There are two ways of spreading light -- to be the candle,
or the mirror that reflects it.
-- Edith Wharton
The definition of connection is knowing another and being known by another. As our lives get busier and we cram more activities and appointments into our schedules, and increase our pace of accomplishment from a jog to a trot to a sprint, it becomes an out-of-control spiral of do, do, do. Most of us feel disconnected not only from our partners and loved ones, but also from ourselves. Creating authentic intimacy and connection with those we love means putting aside our electronic gadgets, our schedules, and our to-do lists, and opening our ears and hearts and exploring what it takes to simply listen to each other.
Connection and intimacy are interwoven and dependent. They are symbiotic -- one cannot exist without the other. Intimacy is having nothing to fear and nothing to hide. It is rare, and precious. It requires honesty and kindness, trust and forgiveness. Intimacy is being seen and known as the person you truly are.
We can take action, doing something to heal or soothe ourselves and others. You might wonder "Is it enough that my objective is to spend quality time with my family?" Yes, of course! Once again, it is not the magnitude or number of people you affect that counts. What's important is the engagement of the heart.
The Fear of Connecting
Last spring, I hosted a table at the Greater Delaware Valley Multiple Sclerosis Society fundraising luncheon for Women Against MS in Philadelphia. It was unsettling for me to notice that I couldn't get through my lunch or maneuver my scooter among the crowd without seeing someone reaching for a cell phone or already talking or texting on one. The unfortunate message sent out to the people present may be "there is someone else I'd rather be interacting with than you."
I wondered to whom the people at my table could be speaking with on their cell phones between the appetizer and the fish entrée. You would think that we all could have found someone in the room to relate to, given that we were all there for the same reason -- ridding this world of Multiple Sclerosis -- instead of being distracted by our smart phones (and temporarily removed from the event). The thought occurred to me that maybe most of us fear intimacy and deep connection even when we are sitting next to each other at a fundraising luncheon supporting a cause that we all have in common.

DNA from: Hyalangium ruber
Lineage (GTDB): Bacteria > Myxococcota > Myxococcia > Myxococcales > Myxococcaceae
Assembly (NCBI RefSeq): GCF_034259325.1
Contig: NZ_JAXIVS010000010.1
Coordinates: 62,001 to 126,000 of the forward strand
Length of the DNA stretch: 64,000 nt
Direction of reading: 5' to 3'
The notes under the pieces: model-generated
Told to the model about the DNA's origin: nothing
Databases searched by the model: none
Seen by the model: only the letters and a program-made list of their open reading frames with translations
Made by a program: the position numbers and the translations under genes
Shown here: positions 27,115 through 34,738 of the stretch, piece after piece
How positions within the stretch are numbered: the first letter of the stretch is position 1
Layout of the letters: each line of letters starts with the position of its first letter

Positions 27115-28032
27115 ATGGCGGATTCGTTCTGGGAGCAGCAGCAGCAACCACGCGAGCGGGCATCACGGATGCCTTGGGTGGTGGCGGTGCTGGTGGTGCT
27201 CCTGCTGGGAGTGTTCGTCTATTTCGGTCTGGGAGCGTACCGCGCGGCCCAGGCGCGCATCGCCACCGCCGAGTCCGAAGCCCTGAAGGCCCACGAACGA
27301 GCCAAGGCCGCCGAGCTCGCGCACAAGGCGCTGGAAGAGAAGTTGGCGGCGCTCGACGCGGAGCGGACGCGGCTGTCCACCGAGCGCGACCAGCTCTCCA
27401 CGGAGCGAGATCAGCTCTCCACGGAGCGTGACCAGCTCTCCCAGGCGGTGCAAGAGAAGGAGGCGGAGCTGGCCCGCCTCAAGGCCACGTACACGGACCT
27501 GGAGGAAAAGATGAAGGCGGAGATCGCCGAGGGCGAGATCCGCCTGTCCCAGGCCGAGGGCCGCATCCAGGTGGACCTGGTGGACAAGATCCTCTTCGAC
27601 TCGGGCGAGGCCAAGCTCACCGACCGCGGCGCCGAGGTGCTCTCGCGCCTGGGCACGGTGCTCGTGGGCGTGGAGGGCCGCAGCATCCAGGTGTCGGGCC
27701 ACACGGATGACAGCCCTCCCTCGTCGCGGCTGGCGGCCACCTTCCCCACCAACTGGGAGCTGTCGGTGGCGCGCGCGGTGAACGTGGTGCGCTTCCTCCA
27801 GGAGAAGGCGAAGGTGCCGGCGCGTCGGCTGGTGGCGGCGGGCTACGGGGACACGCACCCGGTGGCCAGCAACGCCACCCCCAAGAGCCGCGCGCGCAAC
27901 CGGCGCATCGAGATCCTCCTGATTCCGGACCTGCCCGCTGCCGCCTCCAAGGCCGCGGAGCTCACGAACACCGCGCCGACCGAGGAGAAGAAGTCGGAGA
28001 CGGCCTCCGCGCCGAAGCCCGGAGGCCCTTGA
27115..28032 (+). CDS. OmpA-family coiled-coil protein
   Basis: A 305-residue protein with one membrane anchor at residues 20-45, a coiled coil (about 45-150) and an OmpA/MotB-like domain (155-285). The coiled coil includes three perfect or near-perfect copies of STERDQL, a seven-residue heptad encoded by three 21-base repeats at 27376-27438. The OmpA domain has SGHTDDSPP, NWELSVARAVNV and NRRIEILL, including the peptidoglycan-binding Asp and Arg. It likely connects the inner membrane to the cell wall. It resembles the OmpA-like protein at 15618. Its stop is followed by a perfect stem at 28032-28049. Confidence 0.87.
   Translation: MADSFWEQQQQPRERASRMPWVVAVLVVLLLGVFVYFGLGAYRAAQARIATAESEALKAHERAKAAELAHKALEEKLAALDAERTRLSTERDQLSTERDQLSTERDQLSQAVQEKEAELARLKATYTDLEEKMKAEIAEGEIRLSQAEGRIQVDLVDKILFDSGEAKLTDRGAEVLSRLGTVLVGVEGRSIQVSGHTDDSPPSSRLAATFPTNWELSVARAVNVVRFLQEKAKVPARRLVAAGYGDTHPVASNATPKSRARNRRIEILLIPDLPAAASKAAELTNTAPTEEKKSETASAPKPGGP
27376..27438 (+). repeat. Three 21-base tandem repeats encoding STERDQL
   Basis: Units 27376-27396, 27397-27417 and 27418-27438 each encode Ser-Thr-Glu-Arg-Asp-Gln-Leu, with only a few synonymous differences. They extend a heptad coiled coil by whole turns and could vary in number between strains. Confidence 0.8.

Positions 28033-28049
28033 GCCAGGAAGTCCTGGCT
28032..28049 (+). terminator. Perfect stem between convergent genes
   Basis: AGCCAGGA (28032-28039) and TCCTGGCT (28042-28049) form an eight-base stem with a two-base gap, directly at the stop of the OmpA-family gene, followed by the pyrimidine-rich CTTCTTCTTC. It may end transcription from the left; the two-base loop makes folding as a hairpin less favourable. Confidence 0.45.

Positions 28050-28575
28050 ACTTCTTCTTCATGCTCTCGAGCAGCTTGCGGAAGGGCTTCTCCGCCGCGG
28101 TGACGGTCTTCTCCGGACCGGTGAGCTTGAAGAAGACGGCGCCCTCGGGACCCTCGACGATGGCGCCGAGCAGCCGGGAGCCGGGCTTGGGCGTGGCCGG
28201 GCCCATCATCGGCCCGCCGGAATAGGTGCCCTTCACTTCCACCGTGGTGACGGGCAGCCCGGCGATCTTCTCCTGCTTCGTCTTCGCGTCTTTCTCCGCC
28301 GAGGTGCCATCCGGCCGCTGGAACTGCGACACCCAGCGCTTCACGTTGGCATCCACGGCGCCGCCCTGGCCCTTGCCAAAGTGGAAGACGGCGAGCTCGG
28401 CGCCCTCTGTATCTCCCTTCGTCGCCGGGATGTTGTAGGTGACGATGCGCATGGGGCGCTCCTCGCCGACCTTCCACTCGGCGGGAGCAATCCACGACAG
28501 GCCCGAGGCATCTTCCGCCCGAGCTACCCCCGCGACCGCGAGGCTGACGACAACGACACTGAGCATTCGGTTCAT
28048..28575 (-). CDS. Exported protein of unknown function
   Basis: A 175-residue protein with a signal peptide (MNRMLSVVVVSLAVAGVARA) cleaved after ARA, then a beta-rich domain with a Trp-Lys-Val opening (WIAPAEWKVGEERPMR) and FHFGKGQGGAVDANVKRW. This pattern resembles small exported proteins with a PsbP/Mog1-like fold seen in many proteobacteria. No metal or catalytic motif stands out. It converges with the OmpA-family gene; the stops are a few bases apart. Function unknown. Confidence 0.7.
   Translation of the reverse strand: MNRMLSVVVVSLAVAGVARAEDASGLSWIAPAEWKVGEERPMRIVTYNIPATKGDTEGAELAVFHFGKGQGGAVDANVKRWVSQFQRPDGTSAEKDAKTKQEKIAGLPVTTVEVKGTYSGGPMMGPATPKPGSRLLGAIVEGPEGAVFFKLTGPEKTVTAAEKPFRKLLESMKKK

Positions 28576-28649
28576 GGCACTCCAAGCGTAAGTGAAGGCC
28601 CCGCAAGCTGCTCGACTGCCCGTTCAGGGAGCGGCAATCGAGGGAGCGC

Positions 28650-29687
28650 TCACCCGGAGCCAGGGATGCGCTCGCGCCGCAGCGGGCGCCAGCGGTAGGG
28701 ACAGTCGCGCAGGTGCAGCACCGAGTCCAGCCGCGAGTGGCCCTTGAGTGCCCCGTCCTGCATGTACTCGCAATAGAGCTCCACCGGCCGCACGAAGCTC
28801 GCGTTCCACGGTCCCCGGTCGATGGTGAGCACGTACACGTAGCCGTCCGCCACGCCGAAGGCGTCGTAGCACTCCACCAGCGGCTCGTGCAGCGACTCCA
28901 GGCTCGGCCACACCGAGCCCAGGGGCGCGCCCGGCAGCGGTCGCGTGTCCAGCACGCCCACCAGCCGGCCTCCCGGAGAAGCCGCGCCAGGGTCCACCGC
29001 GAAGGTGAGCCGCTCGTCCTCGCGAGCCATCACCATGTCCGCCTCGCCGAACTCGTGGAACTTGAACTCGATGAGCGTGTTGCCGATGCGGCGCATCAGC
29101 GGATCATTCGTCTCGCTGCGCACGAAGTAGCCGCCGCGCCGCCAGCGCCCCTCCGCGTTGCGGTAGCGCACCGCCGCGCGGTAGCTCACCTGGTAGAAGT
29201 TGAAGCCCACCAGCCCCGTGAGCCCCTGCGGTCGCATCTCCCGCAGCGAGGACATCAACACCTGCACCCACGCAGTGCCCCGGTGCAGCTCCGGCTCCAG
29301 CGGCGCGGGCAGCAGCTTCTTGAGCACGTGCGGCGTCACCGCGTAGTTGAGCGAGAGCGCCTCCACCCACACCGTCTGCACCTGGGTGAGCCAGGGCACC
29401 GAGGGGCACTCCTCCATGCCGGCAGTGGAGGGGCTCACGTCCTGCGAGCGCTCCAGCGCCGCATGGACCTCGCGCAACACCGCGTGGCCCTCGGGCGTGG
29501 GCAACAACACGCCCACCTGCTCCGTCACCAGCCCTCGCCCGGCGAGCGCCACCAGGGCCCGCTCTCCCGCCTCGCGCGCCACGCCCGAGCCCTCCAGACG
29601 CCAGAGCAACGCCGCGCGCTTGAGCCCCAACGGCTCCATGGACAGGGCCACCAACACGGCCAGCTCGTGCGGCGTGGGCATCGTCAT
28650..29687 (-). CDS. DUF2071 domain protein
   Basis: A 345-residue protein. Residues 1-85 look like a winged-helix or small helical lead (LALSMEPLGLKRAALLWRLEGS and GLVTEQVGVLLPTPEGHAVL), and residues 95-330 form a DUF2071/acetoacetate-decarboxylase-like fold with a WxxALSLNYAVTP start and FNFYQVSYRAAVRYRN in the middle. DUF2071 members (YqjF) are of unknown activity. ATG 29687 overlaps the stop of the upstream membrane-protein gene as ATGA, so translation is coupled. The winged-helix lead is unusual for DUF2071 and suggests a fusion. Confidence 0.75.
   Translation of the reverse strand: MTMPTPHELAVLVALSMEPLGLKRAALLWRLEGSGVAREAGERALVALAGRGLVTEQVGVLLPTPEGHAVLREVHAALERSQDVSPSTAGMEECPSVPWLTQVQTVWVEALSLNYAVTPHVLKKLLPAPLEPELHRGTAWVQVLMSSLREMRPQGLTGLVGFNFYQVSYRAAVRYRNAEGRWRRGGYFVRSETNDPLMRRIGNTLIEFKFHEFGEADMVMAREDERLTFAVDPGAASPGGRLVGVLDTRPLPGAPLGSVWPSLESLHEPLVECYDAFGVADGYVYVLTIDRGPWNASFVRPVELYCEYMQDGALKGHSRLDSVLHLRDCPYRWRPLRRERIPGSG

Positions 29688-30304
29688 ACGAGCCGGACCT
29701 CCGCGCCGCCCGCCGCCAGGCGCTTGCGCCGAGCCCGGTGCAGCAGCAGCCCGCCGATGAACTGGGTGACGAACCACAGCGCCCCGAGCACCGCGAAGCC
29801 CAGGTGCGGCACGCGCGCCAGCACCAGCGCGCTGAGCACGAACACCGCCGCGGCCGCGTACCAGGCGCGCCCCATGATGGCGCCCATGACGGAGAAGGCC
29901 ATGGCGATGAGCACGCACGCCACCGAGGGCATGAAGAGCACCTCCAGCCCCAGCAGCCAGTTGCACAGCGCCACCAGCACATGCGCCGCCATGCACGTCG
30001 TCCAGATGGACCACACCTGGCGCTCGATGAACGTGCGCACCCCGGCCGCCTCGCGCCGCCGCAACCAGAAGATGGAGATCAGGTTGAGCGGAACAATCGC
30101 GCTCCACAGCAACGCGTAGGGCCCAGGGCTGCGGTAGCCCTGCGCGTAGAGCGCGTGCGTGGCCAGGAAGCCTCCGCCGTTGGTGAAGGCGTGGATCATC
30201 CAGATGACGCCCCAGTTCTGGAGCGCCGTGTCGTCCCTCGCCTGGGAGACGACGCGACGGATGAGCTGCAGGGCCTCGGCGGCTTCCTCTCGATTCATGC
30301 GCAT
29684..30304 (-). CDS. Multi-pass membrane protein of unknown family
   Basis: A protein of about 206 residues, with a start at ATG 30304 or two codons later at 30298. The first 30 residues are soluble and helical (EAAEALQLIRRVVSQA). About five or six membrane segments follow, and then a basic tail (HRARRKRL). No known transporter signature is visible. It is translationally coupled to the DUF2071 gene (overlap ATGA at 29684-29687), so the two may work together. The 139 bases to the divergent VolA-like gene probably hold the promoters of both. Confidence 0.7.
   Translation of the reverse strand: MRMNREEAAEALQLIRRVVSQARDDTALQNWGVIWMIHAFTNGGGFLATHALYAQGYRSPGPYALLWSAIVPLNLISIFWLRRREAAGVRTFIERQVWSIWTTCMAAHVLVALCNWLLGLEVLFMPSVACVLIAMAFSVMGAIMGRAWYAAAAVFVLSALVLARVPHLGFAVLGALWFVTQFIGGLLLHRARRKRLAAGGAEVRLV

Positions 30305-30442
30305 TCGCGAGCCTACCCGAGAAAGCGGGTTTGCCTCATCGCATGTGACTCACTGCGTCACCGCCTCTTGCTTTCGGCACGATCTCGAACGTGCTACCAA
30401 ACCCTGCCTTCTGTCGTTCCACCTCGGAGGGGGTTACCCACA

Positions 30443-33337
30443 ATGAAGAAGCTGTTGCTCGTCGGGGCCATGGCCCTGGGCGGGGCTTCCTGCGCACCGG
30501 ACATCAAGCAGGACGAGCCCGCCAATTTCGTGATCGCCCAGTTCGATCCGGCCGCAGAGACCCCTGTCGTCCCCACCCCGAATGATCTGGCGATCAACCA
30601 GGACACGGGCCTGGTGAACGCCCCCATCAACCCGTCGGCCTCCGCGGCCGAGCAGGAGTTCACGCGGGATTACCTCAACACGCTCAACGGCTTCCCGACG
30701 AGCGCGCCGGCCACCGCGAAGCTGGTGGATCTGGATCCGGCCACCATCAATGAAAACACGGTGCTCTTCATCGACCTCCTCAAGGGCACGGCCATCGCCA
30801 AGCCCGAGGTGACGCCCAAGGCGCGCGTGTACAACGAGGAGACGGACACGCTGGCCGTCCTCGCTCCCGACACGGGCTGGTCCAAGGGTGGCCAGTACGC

Our days are filled with beeps and pings, many of which pull us away from tasks at hand or face-to-face conversations. We may feel that the distractions are too much, but we can't seem to stop posting, texting or surfing. The benefits are obvious: checking messages on the road, staying in touch with friends and family, efficiently using time spent waiting around.
Even while we're standing next to each other... we choose technology to communicate. From texting at dinner to posting on Facebook from work, or texting or checking email while driving, on a date, or sitting across from each other at a restaurant, the connectivity revolution is creating a lot of divided attention, not to mention social angst, danger and separation -- ironically the very opposite of connection!
When someone starts texting at a party, or at a business meeting, or at a luncheon, it may be taken as an insult by those physically present. The downside is that we're often effectively disconnecting from those in the same room. Psychologists agree this is not good and it's time we take a good look at what we are creating. We've come to confuse continual connectivity with making real connection. We're always 'on' and available to everyone in our social and professional circles at every minute; and they are available to us.
When you actually look more closely, in some ways we've lost the time for the conversations that count. Listen closely, everyone, I want to remind you that technology can be turned off.
It's no surprise that, with to-do lists a mile long and overloaded and multitasked schedules, most of us aren't even aware that intimacy and connection are missing from our lives.
We may even feel lonely, and not know why. Something feels "off." With each new gadget or next new thing we acquire, we learn how to connect with others in a new way. We teach our brains how to deal, reorder, repackage, rethink and reinvent. We are getting smarter and faster, yet more and more isolated. We can no longer assume we have someone's full attention when we're physically with them. We're saying to each other in one way or another that we can always put each other on "pause."
As we go through the aging process and experience grief and loss as friends and family pass on, the need for connection to extended family, friends, community, and to all of humanity, becomes even more important. Being connective means being ready to connect. In other words, each time we connect with someone, we should treat the experience with awe and respect, as if it were the same offering of Spirit, not unlike the handwritten letters of yesteryear. We should realize and be grateful for all the things that matter -- beauty, love, creativity, joy, inner peace -- and begin to awaken to what really matters to us... and why.
WHEELCHAIR WISDOM GUIDANCE:
What or who do you want to be more connected to in your life?
List three things:
You can also list feelings.
What positive thoughts do you nourish to make this happen?
What action do you need to take?
Be bold and disconnect for one day. I am going to experiment with this myself.
Linda Noble Topf is a bestselling author, blogger for Huffington Post and a motivational speaker
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